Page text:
I just saw this one. The reviewer below mentions it could have gone either way – good or bad – I vote that MUSICALLY it went very well indeed. And isn’t that all that really matters. The songs – as performed – are in the rock music vein or style, so you really have to enjoy a certain level of pop/rock sound to enjoy this, but if you enjoy a good pop/rock musical (and I think that includes most of us) you will enjoy this one very much indeed. (Touch the tip of that sentence it would never stop rocking. Get me an editor STAT!)
It is the kind of show that will be talked about in New York theatre circles for years to come as it was mind-blowing in so many ways! If this were a new album by U2 or some other top hot rock band – it would be an unprecedented hit. It’s remarkably tuneful and more-ish. Once played it will never be off your CD deck or out of your mp3 rotation for weeks and weeks to come…mark my words!
The CD was recorded in Iceland with an Icelandic studio cast and the same orchestrator and orchestrations as done in New York.
HERE’S THE TERRIBLE REVIEW FROM THE NEW YORK POST:
(That should be taken with a grain of salt or arsenic as the reviewer intends…)
It’s the rare musical title that tips off the plot: There is indeed a riot going in “Revolution in the Elbow of Ragnar Agnarsson Furniture Painter,” and it does take place inside that man’s elbow.
Conceptually, this is kind of like the ’60s movie “Fantastic Voyage” as done as a rock musical about the 2008 financial collapse of Iceland.
Book writers Ívar Páll Jónsson and Gunnlaugur Jónsson probably believed New Yorkers could more easily relate to a body part than Reykjavík.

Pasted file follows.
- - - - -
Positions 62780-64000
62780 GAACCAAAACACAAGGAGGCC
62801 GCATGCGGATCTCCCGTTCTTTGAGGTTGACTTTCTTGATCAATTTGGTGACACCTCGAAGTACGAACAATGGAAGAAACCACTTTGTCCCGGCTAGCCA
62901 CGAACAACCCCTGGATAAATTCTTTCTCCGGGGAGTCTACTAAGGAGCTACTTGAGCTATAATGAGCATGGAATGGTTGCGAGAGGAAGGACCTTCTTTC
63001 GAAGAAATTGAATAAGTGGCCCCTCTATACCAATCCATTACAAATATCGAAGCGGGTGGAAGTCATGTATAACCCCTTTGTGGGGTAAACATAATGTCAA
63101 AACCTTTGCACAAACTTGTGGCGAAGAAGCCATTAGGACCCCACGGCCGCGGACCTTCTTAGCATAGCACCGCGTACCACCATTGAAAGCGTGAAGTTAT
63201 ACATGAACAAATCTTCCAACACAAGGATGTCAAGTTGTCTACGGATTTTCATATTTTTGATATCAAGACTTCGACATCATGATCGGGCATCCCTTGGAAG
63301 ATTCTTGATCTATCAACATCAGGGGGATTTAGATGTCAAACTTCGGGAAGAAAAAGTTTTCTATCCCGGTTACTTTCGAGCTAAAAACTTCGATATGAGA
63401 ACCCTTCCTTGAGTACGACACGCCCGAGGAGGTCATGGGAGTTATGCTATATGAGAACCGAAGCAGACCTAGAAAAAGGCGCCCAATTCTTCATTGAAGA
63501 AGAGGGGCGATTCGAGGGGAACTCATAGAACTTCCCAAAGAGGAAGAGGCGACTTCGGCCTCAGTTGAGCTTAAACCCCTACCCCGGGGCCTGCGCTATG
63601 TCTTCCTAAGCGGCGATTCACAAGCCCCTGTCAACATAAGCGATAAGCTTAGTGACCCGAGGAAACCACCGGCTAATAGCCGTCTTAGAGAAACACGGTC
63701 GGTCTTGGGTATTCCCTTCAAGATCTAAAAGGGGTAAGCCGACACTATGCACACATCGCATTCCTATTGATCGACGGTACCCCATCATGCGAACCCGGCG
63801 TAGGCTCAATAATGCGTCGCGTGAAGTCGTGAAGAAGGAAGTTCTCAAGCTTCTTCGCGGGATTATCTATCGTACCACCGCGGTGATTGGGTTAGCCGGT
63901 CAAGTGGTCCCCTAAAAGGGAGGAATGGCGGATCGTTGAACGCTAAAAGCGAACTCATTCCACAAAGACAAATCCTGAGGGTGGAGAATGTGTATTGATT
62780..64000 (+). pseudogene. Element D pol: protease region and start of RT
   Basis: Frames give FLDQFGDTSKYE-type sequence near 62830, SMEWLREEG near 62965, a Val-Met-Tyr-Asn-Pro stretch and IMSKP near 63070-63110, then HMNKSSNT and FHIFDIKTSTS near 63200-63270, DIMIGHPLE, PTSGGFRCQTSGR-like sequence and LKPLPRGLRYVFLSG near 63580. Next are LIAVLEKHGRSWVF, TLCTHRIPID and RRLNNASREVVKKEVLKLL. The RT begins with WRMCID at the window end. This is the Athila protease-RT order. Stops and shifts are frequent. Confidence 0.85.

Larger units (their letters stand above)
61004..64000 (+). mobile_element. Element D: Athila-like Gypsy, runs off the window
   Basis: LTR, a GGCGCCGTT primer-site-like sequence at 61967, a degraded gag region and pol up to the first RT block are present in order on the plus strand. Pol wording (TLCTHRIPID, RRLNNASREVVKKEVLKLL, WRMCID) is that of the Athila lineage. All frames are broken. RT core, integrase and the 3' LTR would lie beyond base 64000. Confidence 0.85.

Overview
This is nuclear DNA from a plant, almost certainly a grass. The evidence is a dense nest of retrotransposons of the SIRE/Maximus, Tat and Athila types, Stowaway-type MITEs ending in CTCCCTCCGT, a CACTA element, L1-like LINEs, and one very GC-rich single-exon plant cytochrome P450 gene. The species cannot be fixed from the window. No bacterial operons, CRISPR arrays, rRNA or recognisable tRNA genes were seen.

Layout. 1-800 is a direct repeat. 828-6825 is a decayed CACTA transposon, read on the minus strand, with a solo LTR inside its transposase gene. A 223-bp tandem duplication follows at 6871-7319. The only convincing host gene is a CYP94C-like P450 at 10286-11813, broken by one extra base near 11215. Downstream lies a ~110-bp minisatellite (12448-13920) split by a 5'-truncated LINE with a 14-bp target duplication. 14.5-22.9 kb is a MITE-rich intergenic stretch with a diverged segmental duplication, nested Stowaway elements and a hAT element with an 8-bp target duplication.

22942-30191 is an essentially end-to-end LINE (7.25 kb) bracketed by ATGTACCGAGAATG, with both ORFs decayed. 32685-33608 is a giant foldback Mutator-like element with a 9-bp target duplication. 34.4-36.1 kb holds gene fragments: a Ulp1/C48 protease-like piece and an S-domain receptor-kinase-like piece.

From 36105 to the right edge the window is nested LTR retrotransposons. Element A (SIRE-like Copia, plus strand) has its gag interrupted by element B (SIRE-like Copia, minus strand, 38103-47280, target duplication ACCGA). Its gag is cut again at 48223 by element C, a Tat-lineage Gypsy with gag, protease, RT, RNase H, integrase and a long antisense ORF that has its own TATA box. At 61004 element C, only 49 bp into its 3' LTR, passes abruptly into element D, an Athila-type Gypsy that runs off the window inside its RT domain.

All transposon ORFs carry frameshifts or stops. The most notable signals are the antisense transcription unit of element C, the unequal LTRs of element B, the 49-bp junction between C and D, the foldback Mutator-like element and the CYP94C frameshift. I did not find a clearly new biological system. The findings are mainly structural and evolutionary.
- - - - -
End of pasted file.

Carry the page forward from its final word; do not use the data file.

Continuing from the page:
With a premise this jaw-droppingly odd, there are only two possible outcomes: The show could be a wonderful oddity or a cringe-fest.
Unfortunately, it takes option 2.
The denizens of Elbowville — that’s north of Knee York and south of Eyesockette — don’t mind living in a sleepy backwater, fishing lobster in the lymphatic channels.
Things change when ambitious aide Peter (Marrick Smith) persuades his mayor boss (Cady Huffman) to create wealth with a “prosperity machine” that manufactures both bogus promissory notes and insufferable whimsy in equal quantities.
A consumerist bubble is followed by a violent crash accompanied by civic unrest.
It’s the audience that should go to the barricades, set off by Jónsson’s awful lyrics — “Everyone is happy,” the mayor sings triumphantly, “everyone is wealthy/I’m sexually healthy.”
For a musical set in an elbow, “Revolution” has its heart in the right place, but it’s heavy-handed and tiresomely quirky. It also looks like a terrible hybrid of Dr. Seuss and Tim Burton.
A bull market isn’t the only thing that can crash and burn.
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